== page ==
Tomato leafminer precautions urged by CFIA

February 17, 2010
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Feb . 17, 2010, Ottawa – Effective Feb. 24, tomatoes entering Canada from countries where tomato leafminer (Tuta absoluta) is known to occur will have to meet new interim requirements. Tomato shipments will have to be accompanied by a phytosanitary certificate with a declaration that the tomatoes originated from a place where tomato leafminer does not occur and were inspected and found free of tomato leafminer.

These requirements will be in place until more permanent measures can be developed by the Canadian Food Inspection Agency (CFIA).

Concurrently, the United States (U.S) has enforced new import requirements for tomatoes. Effective February 1, 2010, tomatoes imported to Canada from countries infested with tomato leafminer are not allowed entry into the U.S., unless they have met additional import requirements set by the U.S.

The United States Department of Agriculture (USDA) is requiring that tomatoes from the following countries must meet special requirements in order to enter the U.S.: Albania, Algeria, Argentina, Bolivia, Brazil, Chile, Colombia, Ecuador, France, Greece, Italy, Morocco, Netherlands, Paraguay, Portugal, Spain, Switzerland, Tunisia, Uruguay, and Venezuela. These requirements include a phytosanitary certificate and either:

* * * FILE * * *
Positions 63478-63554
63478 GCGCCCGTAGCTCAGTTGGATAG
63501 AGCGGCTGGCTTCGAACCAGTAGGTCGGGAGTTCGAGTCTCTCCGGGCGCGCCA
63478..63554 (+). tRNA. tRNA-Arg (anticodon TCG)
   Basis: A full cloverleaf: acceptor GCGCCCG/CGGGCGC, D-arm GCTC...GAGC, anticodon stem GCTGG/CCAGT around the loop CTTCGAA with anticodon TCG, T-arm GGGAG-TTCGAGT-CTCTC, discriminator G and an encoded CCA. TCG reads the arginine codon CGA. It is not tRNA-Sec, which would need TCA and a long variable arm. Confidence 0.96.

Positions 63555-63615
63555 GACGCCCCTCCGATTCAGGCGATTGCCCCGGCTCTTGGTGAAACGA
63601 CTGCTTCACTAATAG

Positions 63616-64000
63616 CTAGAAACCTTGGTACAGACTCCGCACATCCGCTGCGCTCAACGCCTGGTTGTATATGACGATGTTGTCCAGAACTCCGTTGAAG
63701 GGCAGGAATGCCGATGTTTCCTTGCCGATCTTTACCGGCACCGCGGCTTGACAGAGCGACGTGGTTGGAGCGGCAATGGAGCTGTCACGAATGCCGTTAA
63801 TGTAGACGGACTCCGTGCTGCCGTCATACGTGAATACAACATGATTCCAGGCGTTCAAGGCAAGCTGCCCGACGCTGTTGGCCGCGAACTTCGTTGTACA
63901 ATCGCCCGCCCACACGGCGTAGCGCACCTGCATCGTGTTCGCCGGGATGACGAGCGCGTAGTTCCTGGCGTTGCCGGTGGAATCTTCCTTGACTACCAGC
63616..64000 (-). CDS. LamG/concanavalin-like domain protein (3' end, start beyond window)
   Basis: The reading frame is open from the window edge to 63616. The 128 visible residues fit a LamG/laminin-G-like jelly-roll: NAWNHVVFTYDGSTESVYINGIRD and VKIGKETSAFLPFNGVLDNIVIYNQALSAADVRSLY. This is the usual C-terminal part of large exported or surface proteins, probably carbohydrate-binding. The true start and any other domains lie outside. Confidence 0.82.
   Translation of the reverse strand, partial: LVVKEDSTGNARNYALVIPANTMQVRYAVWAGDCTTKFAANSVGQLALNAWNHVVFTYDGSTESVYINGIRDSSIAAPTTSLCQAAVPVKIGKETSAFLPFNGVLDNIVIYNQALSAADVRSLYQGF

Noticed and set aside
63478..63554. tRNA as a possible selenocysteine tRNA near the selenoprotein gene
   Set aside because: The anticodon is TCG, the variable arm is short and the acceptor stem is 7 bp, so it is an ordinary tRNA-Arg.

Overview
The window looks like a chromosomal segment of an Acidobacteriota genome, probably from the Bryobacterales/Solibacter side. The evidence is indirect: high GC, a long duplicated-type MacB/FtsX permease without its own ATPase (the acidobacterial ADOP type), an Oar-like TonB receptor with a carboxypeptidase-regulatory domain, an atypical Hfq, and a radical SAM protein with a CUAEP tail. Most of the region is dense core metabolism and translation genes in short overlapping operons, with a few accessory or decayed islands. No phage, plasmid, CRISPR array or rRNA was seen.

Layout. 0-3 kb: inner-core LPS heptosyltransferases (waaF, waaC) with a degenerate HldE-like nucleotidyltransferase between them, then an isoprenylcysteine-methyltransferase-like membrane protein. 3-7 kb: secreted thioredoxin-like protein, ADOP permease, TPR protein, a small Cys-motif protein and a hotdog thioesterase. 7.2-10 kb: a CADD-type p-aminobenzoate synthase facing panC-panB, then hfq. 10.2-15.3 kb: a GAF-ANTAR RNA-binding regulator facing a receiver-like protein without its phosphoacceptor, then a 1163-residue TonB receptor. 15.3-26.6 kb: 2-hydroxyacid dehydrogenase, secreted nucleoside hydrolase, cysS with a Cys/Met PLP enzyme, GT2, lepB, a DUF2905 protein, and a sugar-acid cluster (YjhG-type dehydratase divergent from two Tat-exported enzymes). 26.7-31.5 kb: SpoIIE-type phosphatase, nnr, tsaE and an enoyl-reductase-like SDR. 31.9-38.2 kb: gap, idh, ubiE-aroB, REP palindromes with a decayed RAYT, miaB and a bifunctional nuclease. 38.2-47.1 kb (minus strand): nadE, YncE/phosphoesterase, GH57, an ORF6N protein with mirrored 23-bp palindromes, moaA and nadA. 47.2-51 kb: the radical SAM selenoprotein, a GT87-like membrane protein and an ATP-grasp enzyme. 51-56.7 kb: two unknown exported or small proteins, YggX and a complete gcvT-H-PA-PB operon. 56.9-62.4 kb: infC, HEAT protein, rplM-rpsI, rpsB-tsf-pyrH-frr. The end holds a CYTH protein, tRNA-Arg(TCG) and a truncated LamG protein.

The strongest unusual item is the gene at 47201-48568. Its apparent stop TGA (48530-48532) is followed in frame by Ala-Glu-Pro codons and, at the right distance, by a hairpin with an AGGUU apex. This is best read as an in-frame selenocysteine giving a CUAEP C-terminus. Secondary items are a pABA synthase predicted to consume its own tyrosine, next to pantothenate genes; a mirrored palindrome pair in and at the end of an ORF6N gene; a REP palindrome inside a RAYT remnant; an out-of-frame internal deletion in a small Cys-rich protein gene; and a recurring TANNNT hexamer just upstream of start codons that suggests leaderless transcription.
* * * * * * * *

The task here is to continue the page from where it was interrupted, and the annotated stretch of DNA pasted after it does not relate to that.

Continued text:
• A declaration that the tomatoes are grown in an area free from tomato leafminer or,

• A declaration that the tomatoes were grown in accordance with a U.S. systems approach and have been inspected and are free of the pest.

Products will not be allowed entry into the U.S. if they have been imported into Canada from the above-mentioned countries, and they do not meet these U.S. import requirements.

The new U.S. import requirements also prohibit the entry of host plants of tomato leafminer for planting (for example, Solanum spp., Datura spp. and Nicotiana spp.) from affected countries, until a Pest Risk Analysis is completed and appropriate mitigation measures are implemented.

Tomato leafminer is a small moth that primarily attacks tomato crops. It has also been reported on potato, aubergine and common beans. In many countries, tomato leafminer is considered a key insect pest because it is capable of severely damaging tomato production. The pest cannot survive Canadian winters but it poses a high risk to greenhouse tomato cultivation in Canada and to export trade with the U.S.

Industry plays an important role in mitigating the risk of introducing this pest to Canada. Tomatoes imported from countries where tomato leafminer is known to occur should not be brought into the vicinity of production greenhouses.

The CFIA will continue to work closely with industry to meet the new U.S. import requirements, so that Canadian importers can continue to re-export tomatoes to the U.S.

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